We reached Datjoin Rocks about mid-afternoon and drove all the way up to the rocks where we found a great little campsite.

We also had phone reception so after doing some filming I settled down to backup the days footage.


Datjoin Rock
Datjoin Rock


That was when I discovered that the second laptop we had brought along had no SD card reader!

That was a pain as I couldn't backup footage from the main camera. So I thought I would be smart and stick the SD card from the Panasonic into the Nikon and download via cable to the laptop.


Instead of just reading the SD card from the Panasonic, the Nikon did something to it and all the footage from the day (and a bit from yesterday) simply vanished.

BUGGER! Times about a million!

I put the card aside just in case I could find some way to rectify it when we got back but it meant I can no longer backup footage from the main camera and if all my spare SD cards filled up, I would have no more ability to shoot video with the best camera.

We still had two main areas to film that we tried (and failed) to get to 3 times in the past. I had to remember to be bit more economical with what I filmed.

Minor annoyances continued the next day when the plastic nose pieces on my spectacles fell off somewhere and I was left with two sharp metal prongs sticking down into my nose. I do carry a spare pair of specs but I still prefer the set I use normally, so I set about building up some nose pieces using layers of different sized shrink wrap. Just as well I carry a lot of odd things on big trips as it worked pretty well.

I re-shot the footage I at Datjoin Rock and we moved on just a few kilometres to the abandoned town of Wialki.

There really isn't much left except a really old school building that is falling to pieces and a more modern one that is possibly still being used by local community groups.




It would be an ok overnight stop but we really wanted to get to Beringbooding Rock for the night.

On the way we dropped in to Bonny Rock which is another abandoned town site. The spelling of Bonny (or Bonnie) Rock seems to be optional as a sign on the old hall spelles it Bonnie and a more modern sign by the hall shows Bonny.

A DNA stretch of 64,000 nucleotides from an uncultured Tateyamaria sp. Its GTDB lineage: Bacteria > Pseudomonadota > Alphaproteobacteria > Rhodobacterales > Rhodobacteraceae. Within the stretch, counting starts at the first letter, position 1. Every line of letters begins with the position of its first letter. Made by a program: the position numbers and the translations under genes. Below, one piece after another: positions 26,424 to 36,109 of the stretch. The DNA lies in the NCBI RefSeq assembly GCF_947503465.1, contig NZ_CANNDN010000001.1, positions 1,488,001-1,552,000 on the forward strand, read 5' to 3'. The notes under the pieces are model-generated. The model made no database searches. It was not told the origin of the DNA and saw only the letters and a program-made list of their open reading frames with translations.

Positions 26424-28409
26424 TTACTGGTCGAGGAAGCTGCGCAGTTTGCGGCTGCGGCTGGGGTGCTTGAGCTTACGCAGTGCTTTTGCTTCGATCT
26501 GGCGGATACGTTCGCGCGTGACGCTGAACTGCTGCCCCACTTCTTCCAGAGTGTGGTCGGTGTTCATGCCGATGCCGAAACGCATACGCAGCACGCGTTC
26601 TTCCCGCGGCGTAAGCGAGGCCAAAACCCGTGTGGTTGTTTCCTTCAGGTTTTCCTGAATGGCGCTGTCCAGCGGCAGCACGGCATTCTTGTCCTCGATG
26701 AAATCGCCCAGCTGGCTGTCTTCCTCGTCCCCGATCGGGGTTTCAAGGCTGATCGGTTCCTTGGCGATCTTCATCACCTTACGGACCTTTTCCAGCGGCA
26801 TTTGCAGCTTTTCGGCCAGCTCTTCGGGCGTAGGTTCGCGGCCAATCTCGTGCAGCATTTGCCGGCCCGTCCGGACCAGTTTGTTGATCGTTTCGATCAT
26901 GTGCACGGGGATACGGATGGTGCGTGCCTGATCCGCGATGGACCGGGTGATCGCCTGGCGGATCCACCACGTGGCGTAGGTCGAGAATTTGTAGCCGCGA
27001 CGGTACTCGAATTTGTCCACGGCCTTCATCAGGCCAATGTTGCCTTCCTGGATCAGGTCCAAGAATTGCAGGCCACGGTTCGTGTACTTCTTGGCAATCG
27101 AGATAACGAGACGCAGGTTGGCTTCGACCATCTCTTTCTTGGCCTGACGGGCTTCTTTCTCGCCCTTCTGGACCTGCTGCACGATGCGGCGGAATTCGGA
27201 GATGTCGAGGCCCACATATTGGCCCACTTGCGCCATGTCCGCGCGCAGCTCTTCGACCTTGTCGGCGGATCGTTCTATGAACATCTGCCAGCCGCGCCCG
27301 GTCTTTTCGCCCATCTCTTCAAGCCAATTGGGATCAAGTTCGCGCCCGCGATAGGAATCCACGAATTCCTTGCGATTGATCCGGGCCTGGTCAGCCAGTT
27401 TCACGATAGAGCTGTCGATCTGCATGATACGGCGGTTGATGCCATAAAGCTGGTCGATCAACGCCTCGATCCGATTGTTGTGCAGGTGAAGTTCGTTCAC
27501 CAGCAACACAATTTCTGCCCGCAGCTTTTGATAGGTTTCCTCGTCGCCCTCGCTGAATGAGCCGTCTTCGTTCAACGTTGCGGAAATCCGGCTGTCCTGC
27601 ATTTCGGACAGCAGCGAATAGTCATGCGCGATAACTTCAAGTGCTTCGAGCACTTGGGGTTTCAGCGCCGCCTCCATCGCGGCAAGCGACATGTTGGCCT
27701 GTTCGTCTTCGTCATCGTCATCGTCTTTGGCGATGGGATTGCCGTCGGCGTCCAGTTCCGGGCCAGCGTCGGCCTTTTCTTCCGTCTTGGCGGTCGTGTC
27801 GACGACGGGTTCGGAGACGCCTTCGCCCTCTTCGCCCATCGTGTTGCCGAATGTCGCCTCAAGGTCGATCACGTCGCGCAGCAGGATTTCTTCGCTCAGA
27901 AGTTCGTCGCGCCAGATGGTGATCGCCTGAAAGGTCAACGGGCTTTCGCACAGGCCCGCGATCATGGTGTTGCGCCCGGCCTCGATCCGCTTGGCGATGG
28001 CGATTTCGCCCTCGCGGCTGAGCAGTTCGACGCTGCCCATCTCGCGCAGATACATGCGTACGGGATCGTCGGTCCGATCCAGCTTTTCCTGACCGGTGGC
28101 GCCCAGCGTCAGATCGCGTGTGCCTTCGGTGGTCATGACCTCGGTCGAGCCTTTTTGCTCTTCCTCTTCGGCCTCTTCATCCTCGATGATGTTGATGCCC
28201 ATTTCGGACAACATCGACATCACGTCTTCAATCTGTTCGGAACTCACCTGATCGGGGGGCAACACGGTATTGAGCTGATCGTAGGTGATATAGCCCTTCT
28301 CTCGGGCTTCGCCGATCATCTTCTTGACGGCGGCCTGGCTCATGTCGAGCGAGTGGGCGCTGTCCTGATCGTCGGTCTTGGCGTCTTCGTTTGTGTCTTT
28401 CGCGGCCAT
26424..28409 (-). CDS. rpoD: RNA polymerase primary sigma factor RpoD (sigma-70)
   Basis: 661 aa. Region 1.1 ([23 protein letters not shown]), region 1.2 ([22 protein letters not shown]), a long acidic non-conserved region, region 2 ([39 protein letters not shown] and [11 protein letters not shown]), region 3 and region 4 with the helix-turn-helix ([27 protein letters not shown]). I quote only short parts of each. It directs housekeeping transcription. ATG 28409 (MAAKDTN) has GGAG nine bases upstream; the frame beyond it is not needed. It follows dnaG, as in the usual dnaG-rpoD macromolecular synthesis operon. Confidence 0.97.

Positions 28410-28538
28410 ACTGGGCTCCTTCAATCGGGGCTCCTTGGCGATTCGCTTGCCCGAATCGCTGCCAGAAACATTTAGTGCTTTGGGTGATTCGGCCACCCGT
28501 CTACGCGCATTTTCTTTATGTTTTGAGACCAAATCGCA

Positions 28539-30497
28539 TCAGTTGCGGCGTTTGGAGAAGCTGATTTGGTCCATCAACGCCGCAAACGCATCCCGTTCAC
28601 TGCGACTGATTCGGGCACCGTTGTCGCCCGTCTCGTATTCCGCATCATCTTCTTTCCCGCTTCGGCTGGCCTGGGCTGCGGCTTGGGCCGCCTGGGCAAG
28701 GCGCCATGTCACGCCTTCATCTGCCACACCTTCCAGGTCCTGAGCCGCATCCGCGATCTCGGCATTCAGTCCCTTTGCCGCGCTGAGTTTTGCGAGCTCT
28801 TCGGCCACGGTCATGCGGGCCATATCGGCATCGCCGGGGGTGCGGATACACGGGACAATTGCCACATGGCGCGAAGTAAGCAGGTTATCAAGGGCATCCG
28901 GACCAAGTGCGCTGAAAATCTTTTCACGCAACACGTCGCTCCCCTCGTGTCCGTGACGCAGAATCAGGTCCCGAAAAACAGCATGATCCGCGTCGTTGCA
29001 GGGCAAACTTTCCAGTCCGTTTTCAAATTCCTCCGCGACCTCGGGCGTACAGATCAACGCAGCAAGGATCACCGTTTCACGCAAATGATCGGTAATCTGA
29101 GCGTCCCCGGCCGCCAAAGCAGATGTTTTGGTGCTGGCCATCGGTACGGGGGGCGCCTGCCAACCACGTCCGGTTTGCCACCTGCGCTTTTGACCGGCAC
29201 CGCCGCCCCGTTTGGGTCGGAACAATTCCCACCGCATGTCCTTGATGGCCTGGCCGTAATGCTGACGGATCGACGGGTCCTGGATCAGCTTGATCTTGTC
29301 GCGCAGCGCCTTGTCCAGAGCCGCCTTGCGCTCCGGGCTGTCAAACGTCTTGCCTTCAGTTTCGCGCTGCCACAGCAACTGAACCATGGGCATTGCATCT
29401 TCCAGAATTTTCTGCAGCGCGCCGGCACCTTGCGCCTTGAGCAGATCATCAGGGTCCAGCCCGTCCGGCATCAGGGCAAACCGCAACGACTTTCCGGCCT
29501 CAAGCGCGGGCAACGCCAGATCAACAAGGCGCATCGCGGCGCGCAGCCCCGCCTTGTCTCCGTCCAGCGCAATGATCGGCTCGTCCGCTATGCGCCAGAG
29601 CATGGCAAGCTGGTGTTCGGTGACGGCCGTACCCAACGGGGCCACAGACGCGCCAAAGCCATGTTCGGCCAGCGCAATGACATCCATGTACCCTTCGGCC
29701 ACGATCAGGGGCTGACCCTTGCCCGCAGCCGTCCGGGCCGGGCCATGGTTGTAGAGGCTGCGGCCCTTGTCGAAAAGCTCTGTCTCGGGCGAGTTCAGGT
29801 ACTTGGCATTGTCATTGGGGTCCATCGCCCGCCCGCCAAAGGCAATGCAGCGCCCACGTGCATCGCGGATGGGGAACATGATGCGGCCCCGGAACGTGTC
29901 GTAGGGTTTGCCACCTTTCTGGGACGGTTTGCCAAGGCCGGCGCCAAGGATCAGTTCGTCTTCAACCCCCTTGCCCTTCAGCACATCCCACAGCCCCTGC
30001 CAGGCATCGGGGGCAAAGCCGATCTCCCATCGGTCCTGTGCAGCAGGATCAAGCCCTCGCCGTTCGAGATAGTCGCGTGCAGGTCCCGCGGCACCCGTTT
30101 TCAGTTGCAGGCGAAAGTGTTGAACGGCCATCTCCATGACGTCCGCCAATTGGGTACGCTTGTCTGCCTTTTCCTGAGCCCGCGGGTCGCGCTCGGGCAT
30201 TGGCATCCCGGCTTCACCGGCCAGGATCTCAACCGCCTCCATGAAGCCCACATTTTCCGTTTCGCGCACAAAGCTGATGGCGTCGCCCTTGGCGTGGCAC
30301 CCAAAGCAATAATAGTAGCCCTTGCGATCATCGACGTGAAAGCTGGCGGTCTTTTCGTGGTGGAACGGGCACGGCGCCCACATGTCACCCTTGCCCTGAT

The little hall was built in 1935 and is still being used by the community and there are some awesome modern toilets and a hot shower that are free for travellers to use. (A donation is greatly appreciated to help with costs though).

There is also apparently an internet hot-spot but we didn't bother with that as we have our own.

We stopped for a while and had a chat with some travellers who had just been to Beringbooding and then made our way out there ourselves.

Roads in the area are mostly unsealed but all the ones we went down were in really good condition.


Beringbooding Rock
Beringbooding Rock


I was a little disappointed when we arrived at Beringbooding to find that the camping area was rather small and people were herded together on the outside of an oval turn-around.

There is a flush toilet and an information board but nothing else in the way of facilities.

I was thinking about heading somewhere else as I really don't like having to camp on top of other people but I decided to take a walk along the track leading around the rock from the main campsite.

I found several good options for camping along the track so we drove a short distance along and settled in for the day.

The next job was to send up the drone to get a good look at the area and I spotted an interesting rock formation with a pool of water at the base that I later found is called Kangaroo Hole.


Kangaroo Hole
Kangaroo Hole


I took a walk along and over the rock getting some (hopefully) nice photos and footage.